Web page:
2019-20 Family Guide
Berkeley Playhouse Professional Season
Berkeley Playhouse understands that every family is unique. In order to help parents or guardians with the sometimes-difficult determination of whether or not a show is appropriate for their family, we have created this handy guide.
Below, you will find a listing for each production in our 2019-20 Professional Season with notes on material that parents may find objectionable as well as reasons why we believe attending the show would be a worthwhile experience for their family.
Education is central to our mission at Berkeley Playhouse and we hope this guide will enrich the learning experience of all our patrons both young and seasoned. As always, we also strongly encourage parents to do their own research into the content of each of our shows.
Scroll down or click on a title below to find notices and discussion topics:
At a Glance:ABBA's hits tell the hilarious story of a young woman's search for her birth father. This sunny and funny tale unfolds on a Greek island paradise. On the eve of her wedding, a daughter's quest to discover the identity of her father brings three men from her mother's past back to the island they last visited 20 years ago. There is some mildly suggestive language but for the most part, this is a show for all ages.
- How do the women in this story demonstrate strength and independence?
- Color plays a central part in design. Can you see a color palette in any of the design elements?
At a Glance:A Christmas Story, the Musical chronicles young and bespectacled Ralphie Parker as he schemes his way toward the holiday gift of his dreams. Chock-full of delightful songs and splashy production numbers, A Christmas Story has proudly taken its place as a perennial holiday classic for the whole family.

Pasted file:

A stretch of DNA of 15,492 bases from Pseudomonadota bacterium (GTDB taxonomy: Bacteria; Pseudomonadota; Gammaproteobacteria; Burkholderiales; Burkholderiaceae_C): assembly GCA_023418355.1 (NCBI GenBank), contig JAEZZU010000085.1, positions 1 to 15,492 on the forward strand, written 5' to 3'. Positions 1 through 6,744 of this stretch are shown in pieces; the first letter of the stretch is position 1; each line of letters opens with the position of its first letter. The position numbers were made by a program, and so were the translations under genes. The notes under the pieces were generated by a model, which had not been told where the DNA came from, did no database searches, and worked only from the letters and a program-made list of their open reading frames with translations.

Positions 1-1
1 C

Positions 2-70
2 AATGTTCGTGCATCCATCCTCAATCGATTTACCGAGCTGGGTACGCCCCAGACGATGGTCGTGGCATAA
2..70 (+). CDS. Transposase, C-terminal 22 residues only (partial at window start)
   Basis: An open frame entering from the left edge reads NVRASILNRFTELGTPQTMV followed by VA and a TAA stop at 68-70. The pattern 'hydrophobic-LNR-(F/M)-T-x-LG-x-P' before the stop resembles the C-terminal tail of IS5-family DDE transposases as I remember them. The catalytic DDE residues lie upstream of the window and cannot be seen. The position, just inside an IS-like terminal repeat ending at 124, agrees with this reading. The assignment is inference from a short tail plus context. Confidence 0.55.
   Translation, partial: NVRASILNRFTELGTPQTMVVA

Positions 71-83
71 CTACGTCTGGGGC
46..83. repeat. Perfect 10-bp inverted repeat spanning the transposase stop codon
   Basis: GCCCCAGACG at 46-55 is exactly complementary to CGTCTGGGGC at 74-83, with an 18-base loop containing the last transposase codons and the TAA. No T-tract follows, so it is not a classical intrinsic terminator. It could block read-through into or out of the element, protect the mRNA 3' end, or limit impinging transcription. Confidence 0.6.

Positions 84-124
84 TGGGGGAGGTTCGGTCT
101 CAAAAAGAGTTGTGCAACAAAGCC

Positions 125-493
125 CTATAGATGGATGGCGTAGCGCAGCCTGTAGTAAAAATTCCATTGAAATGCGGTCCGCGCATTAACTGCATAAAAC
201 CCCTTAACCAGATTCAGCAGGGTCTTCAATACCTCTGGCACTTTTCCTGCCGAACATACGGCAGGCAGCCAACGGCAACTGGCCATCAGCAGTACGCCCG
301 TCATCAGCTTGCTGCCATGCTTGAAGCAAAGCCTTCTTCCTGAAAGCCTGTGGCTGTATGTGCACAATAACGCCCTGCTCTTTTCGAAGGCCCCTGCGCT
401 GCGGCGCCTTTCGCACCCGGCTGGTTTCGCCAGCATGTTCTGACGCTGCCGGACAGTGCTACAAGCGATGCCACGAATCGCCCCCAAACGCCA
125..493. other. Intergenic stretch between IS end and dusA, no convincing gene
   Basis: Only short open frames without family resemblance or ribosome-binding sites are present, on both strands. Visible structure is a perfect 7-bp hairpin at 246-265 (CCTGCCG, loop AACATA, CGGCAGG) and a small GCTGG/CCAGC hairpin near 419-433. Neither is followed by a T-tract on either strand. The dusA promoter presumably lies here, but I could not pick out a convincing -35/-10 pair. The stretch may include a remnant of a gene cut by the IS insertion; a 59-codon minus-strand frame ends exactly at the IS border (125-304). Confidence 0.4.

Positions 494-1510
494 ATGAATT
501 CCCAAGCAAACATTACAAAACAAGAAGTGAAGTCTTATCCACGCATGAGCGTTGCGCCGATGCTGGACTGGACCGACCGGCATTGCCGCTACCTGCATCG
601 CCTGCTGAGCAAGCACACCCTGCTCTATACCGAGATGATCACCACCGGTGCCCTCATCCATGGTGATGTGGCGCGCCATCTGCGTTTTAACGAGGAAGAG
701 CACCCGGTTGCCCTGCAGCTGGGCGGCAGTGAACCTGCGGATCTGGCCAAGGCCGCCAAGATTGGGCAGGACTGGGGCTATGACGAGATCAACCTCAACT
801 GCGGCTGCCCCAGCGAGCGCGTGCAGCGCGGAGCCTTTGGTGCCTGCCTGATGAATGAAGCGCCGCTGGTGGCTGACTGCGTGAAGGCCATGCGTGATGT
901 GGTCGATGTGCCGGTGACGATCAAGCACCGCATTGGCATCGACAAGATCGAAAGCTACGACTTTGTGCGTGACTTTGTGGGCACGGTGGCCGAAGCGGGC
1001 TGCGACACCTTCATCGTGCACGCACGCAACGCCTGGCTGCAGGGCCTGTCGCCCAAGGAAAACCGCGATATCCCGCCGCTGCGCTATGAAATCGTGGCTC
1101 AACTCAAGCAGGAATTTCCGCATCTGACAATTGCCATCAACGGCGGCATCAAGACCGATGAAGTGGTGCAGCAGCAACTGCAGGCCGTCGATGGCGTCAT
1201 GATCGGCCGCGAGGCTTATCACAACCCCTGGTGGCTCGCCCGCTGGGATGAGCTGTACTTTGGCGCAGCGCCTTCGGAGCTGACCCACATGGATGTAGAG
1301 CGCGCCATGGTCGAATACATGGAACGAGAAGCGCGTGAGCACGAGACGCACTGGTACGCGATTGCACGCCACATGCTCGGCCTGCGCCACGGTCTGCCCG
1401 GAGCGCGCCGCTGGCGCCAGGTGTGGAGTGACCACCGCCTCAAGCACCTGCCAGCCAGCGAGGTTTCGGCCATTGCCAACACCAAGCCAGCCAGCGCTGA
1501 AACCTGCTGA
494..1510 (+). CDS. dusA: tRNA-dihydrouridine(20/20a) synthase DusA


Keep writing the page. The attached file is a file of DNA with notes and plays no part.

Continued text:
- How does the modern family compare to the family depicted in A Christmas Story? How and why has this changed?
- What makes people act like bullies? What makes people befriend bullies? How will the bully's life change after Ralphie fights him?
- Does your family have any special traditions associated with the holidays?
At a Glance:Memphis is set in the places where rock and roll was born in the 1950s: the seedy nightclubs, radio stations and recording studios of the musically-rich Tennessee city. With an original score, it tells the fictional story of DJ Huey Calhoun, a good ole’ local boy with a passion for R&B music and Felicia Farrell, an up-and-coming black singer that he meets one fateful night on Beale Street. Despite the objections of their loved ones (Huey’s close-minded mama and Felicia’s cautious brother, a club owner), they embark on a dangerous affair. As their careers rise, the relationship is challenged by personal ambition and the pressures of an outside world unable to accept their love.
Some characters in the story drink al and smoke. There are some mildly sexually suggestive scenes and mild profanity. Some violence is scattered throughout, although not portrayed graphically on stage.
- How is the racial divide portrayed in this show?
- What small steps or changes towards justice and equality does this story highlight?
At a Glance:Check back after September 1st for this production's guide!
At a Glance:Set in New York City at the turn of the twentieth century, Newsies is the rousing tale of Jack Kelly, a charismatic newsboy and leader of a ragged band of teenaged “newsies” who dreams only of a better life far from the hardship of the streets. But when publishing titans Joseph Pulitzer and William Randolph Hearst raise distribution prices at the newsboys’ expense, Jack finds a cause to fight for and rallies newsies from across the city to strike for what’s right. Newsies is inspired by the real-life Newsboy’s Strike of 1899, when newsboys Kid Blink and David Simons led a band of orphan and runaway children on a two-week-long action against newspaper publishers Pulitzer and Hearst.
- How did the Newsboys’ Strike of 1899 pave the way for the rights US children enjoy today?
- Why do strikes take place? What is the goal of a strike? Why do strikes often end in compromise?